China is all but abandoning its 2022 economic growth target and will just try its best instead
Ever since China’s economy ground to a halt during Shanghai’s two-month lockdown, economists have argued that Beijing faces a choice: either relax the country’s COVID-zero policy to promote economic growth or risk a protracted slowdown by keeping strict COVID controls in place.
Now, Beijing appears to have made its choice: COVID zero is the priority.
Members of the Politburo, the top decision-making body for the Chinese Communist Party (CCP), met Thursday to discuss the country’s economy and set the rest of the year’s agenda. In a statement released after the meeting, the Politburo said that “strict control and prevention measures must be applied whenever there is [a COVID] outbreak,” such as the snap lockdowns, business closures, and mass-testing campaigns that officials impose on population centers after they detect just a handful of cases.
Missing from the statement was any mention of China’s 5.5% economic growth target, which the Politburo cited in its last meeting in April. Now, Beijing says it just wants the economy to achieve “the best outcome,” without expanding on what that means specifically.
Economists say that China’s 5.5% growth target for the year was already unattainable, especially after Shanghai’s two-month lockdown froze manufacturing, fueled supply-chain chaos, and led to just 0.4% year-on-year growth for the country’s economy in the second quarter of 2022.
The downplaying of economic growth upends a tacit agreement Beijing has with the country’s population: that China’s authoritarian system of government must be preserved so Beijing can best deliver high economic returns and social mobility.
On Tuesday, the International Monetary Fund predicted that China’s economy would grow by 3.3% in 2022, lowering its April forecast by 1.1 percentage points. The IMF also revised global growth downward by 0.4 percentage points, forecasting a 3.2% increase, in part owing to a “worse-than-anticipated” slowdown in China.
China’s decision to stick with COVID zero means the country’s economy will remain sluggish for a while. “Policymakers are unlikely to make any major policy change ahead of the 20th Party Congress,” in October or November, writes Larry Hu, chief China economist at Macquarie, in a Thursday note, citing the CCP conference this autumn at which Chinese President Xi Jinping is expected to win an unprecedented third term. China will “stick to zero COVID at least by the year-end,” Hu writes, even if tweaks are made to the country’s COVID restrictions.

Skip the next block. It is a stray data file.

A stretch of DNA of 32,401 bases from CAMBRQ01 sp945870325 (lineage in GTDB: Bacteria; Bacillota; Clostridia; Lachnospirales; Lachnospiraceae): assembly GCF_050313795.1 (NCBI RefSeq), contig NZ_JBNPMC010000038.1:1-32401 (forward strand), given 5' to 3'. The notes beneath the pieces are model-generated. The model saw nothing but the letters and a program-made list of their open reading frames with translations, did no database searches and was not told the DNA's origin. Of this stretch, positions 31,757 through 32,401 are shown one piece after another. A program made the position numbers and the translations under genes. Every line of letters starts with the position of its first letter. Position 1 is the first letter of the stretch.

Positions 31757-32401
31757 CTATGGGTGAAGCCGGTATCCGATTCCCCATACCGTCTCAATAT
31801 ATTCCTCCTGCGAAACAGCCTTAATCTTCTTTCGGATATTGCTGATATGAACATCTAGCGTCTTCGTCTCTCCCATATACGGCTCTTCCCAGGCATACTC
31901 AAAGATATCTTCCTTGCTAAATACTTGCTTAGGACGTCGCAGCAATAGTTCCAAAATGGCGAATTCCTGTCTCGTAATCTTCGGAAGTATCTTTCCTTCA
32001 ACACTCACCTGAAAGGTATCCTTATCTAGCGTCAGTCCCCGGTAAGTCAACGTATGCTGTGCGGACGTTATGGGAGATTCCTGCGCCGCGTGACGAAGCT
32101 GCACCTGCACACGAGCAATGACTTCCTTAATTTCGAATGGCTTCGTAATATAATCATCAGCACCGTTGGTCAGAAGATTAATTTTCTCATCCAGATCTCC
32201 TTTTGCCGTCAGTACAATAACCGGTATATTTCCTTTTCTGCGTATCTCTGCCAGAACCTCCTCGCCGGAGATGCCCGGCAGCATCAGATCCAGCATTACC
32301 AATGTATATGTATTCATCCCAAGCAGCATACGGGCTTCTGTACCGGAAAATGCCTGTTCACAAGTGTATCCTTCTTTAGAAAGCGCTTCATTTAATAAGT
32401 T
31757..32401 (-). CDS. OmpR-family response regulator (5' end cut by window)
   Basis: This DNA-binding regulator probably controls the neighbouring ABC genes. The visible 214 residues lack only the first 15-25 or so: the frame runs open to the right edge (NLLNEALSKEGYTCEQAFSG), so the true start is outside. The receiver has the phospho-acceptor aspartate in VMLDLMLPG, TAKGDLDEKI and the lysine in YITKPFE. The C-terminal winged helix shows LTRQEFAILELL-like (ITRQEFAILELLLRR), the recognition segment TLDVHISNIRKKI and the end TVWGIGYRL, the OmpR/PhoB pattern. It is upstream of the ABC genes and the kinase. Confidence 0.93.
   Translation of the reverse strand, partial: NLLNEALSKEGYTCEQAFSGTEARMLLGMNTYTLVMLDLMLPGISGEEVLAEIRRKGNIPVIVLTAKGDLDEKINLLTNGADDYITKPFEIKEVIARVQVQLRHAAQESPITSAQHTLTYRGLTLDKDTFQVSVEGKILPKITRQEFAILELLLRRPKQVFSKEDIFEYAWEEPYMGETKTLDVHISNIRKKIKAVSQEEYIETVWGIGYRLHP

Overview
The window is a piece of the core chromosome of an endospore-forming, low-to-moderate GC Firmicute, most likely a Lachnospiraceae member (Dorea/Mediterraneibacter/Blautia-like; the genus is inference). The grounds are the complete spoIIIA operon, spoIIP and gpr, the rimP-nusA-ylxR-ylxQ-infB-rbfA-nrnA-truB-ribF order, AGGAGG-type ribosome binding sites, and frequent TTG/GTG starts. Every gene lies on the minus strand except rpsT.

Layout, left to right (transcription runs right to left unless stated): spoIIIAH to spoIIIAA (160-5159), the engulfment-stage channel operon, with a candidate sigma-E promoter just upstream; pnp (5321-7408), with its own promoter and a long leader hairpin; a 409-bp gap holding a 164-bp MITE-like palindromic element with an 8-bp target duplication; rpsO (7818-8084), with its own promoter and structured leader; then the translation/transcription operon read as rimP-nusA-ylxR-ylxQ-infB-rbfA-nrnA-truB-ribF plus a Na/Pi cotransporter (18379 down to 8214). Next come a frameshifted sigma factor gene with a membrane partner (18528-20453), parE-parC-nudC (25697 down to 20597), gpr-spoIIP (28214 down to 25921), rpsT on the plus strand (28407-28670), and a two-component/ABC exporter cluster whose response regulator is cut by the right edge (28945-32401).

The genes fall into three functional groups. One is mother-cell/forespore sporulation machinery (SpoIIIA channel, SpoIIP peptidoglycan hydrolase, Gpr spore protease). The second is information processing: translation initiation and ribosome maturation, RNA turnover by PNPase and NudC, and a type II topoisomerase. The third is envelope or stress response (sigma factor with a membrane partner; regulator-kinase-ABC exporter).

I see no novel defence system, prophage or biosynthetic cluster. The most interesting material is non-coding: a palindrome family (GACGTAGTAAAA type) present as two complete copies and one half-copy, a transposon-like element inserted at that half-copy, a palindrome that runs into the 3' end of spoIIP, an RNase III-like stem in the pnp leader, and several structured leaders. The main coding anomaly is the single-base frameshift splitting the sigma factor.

In the past, Xi has hinted that he views COVID measures as more important than the economy, saying on June 28 that he “would rather temporarily affect a little economic development, than to risk harming people’s life safety and physical health, especially the elderly and children.”
On Thursday, local officials in Wuhan ordered businesses to close and suspended public transport in a district of over 1 million people after discovering four asymptomatic cases.
As China preserves its COVID-zero stance, the government is still taking some steps to support flagging sectors of the economy.
On Thursday, the Politburo said that it would “stabilize the property market.” China’s biggest property developers are strapped for cash after Beijing imposed rules to curb excessive borrowing, leading to unpaid vendors and uncompleted projects. In recent weeks, customers frustrated with the slow pace of construction have refused to pay their mortgages in a nationwide protest. Beijing is planning a $44 billion fund to help rescue indebted developers, according to Reuters.
The Politburo also said that it would “green-light” a number of technology investment deals, though it did not say which ones were awaiting its approval. Chinese officials have signaled that the yearlong tech crackdown, which erased billions of dollars in value from China’s tech giants, may be winding down.
Yet the Politburo statement does not include any references to measures directly supporting consumer spending. While other governments, like those in the U.S., Europe, and even the semiautonomous Chinese city of Hong Kong, have turned to direct cash transfers to support incomes, China is instead relying on infrastructure investment and business aid to revive the economy. Chinese officials are concerned that direct cash transfers might spur inflation.
On Thursday, the U.S. reported a 0.9% economic contraction at an annualized rate for the second quarter of 2022, following a revised contraction of 1.6% in the first quarter. (Two consecutive quarters of economic contractions is a common definition for a recession.) Economists surveyed by Bloomberg now predict U.S. GDP will increase 1.5% this year, compared with 3.6% for China. Despite the White House’s bullish predictions to the contrary, the U.S. won’t outgrow China this year.